Daffodil Girls made the critic picks for stand out shows in 2013 in D Magazine (Dallas Magazine). Congratulations to Jeff Swearingen for directing and writing this amazing piece, Bren Rapp whose idea the show was based off of and producing it and to the entire cast for knock out performances! I really enjoyed creating this little world.
"Daffodil Girls, Inspired by David Mamet’s Glengarry Glen Ross (Fun House Theatre and Film): Watch a pre-teen deliver a slightly more age-appropriate version of the “coffee’s for closers” speech and then try to tell me Jeff Swearingen isn’t a genius. Adapting Mamet’s tense, foul-mouthed real estate play for adorable girls selling cookies is a nice hook, but pulling it off with a remarkably talented young cast and a thoughtful set design is definitely something to be praised for."
Click the picture above to read the entire critics pick mentions.
I might be designing a show that I have already designed before. Why would a designer do this? You would think that designing it once would be enough, why twice? Many reasons can occur, larger budget, more builders and in this case I just really like this show.
This show is an epic piece, Les Miserables. The hardest part about designing a show this well known is that everyone will be expecting the large and expensive West End or Broadway look. A great example would be the classic film The Wizard of Oz. Would anyone expect to see the silver slippers worn by a twelve year old as written about? No they wouldn't. They want to see a copy cat version in the 1939 film. It makes them feel comfortable.
I am anxious to see the Dallas Theatre Center production of this in the summer. This theatre always has tons-o-money to build the sets and make the costumes with. But the bigger question is how are they going to design this show and still keep the integrity of the design that patrons are expecting? Will they completely change it up. Or is the script so specific that they must in fact do what has been done before. I can tell you when I designed this show, in a really odd, little theatre, I changed up the design. The production ended up getting a great review from Broadwayworld.com! Success!
Watch the video below and note Mr. Mackintosh's (original West End Producer) feel of relief when explaining this all new production and how the audience embraced it. Because if they didn't it would have bombed and the million put into it would have been lost.
Click here to the pictures of this show the first time I designed it.
The Sweater Curese: A Yarn about Love closed yesterday. So today I returned items back to the two theatre companies I borrowed from, each across town from one another. Stopped by my mom's house to say hi. Then I was off to Mountain View College, a community college in Dallas. We had our first mini production meeting today. It was about saying hello to the designers and then getting our hands on the script to read. After that meeting we took a little field trip into the theratre that this show will be performed in. It's a big ole place. One of my tasks will be to make this theatre look full and not anemic.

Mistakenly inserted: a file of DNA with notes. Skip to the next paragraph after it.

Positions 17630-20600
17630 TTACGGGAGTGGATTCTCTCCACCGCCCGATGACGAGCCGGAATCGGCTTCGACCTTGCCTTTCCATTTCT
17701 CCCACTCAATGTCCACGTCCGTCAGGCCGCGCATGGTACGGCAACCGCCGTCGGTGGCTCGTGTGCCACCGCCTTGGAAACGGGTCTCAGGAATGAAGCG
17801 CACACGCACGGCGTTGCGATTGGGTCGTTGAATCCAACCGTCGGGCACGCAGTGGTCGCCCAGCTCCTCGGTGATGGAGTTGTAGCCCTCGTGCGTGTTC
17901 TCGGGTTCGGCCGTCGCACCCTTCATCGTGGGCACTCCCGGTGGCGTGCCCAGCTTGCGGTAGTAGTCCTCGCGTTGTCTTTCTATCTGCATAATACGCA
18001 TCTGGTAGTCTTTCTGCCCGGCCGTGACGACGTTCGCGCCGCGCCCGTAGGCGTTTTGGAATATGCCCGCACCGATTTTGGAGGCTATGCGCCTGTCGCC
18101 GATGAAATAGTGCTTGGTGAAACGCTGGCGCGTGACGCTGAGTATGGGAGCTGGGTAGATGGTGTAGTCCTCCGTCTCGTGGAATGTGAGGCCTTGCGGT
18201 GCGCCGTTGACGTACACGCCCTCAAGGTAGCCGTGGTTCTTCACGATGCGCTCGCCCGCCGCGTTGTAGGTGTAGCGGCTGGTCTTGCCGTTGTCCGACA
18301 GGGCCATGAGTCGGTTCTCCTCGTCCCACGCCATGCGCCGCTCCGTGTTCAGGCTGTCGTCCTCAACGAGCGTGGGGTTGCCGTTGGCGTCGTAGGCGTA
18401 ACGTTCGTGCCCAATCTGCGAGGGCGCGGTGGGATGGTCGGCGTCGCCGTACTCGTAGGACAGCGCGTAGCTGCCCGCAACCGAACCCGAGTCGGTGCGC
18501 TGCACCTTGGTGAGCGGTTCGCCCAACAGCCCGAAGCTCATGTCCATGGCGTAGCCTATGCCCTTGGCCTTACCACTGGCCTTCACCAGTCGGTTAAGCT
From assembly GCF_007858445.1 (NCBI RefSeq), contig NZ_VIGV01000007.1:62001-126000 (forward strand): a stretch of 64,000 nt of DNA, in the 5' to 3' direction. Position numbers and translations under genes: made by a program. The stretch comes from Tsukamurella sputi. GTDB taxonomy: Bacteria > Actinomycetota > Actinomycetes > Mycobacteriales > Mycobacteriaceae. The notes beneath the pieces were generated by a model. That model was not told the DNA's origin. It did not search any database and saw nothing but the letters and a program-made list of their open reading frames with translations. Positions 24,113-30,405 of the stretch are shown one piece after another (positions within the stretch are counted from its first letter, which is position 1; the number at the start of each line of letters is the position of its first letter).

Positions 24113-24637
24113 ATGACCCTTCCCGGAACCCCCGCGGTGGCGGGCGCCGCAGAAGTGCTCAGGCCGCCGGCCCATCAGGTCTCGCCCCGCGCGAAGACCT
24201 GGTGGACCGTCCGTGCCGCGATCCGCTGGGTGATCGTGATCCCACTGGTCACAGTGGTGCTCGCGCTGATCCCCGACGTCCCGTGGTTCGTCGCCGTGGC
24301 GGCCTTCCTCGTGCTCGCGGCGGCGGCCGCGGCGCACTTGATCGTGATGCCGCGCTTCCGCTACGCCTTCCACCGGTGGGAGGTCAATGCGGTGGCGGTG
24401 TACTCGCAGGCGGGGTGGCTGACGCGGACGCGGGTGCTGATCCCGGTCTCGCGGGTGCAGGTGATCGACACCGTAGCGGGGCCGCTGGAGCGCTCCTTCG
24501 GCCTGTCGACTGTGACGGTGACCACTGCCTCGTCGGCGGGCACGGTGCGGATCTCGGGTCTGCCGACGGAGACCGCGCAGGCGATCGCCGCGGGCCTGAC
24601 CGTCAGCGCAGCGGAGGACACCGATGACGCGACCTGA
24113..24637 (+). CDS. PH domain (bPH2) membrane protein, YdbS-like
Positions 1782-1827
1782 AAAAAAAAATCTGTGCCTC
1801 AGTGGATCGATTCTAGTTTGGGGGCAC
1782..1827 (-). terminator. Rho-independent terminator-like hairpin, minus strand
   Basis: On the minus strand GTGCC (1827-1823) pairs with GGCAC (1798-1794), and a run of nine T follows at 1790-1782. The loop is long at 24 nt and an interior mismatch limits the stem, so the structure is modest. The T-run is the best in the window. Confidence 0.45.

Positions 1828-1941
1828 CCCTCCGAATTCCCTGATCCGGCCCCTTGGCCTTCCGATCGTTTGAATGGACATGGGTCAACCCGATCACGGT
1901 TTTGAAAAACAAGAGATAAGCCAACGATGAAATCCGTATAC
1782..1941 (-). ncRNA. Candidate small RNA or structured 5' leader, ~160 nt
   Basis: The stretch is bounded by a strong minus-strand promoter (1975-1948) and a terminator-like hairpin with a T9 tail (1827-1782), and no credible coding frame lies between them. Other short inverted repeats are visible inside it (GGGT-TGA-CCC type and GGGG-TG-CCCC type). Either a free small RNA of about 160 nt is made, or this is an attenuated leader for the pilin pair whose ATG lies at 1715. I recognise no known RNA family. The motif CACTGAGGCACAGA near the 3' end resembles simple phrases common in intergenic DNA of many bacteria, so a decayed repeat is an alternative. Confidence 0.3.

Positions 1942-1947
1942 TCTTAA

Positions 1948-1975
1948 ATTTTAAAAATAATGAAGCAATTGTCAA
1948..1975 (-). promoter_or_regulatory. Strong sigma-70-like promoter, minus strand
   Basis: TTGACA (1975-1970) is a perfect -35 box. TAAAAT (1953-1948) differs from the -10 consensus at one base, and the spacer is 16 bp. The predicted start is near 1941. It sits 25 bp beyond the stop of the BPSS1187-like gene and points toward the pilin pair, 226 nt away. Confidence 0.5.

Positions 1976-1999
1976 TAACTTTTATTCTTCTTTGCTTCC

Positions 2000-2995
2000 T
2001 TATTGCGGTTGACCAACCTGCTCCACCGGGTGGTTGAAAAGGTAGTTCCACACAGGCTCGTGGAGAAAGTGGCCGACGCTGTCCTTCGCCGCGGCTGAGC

What Do You Do First When Desgning a Stage Show?
First things first, you read the script. This is a must. Your clues for the entire show lie in the script. The hard thing is of course the final design. Read and re-read. Also doodle while your reading, this helps get the jucices flowing.
When is the Final Design Complete?
This step can be a little tricky. Kinda like playing a game of ping pong. Typically, I will stew for at leat one or two weeks from reading the script. Your Director or Producer might tell you the direction they have in mind, like today. Also keep budget in mind, don't go over.....oh and keep your build crew in mind. You do not want to over build a show if you only have one carpenter. They might not be able to complete the design. Also chek to see the skill set of your carpenter, they may or may not have certain build skills. Once you take all of that in you create a rendering of somekind you present that to the Director and or Producer. Changes will happen, just go with the flow. You can add and change things and still keep the integrity of the concept. Once revisions are complete it's now time to do one of two things, build a model or start on build plans. These days I always make one. This helps everyone see the 3D image in your head. It also helps the director block, carpenterrs build and painters paint and flush out not so great ideas. The design is finished!
Remeber your scale and by that I mean your scale ruler. Build plans are the design. Make sure they are inscale and correct. Do not guesstimate. I personally draft by hand. I have all my tools to give the correct angle and measurements. For this you will need and Architects Scale Ruler. If by comptuer then your software will do it for you.
These three steps are the most important in any set design. Any show I have ever worked on goes like this everytime. Remeber to have fun. The part where I have fun the most is the research. I get to buy books, learn things I might have not known, an inspire others or have them inspire me!
Monday I have a meeting at the college for my next show. Can't wait to see the stage I will be designing on!
My blog is all about the design process, design in general (mainly set design),designers I love and architecture. Take a look behind the curtain!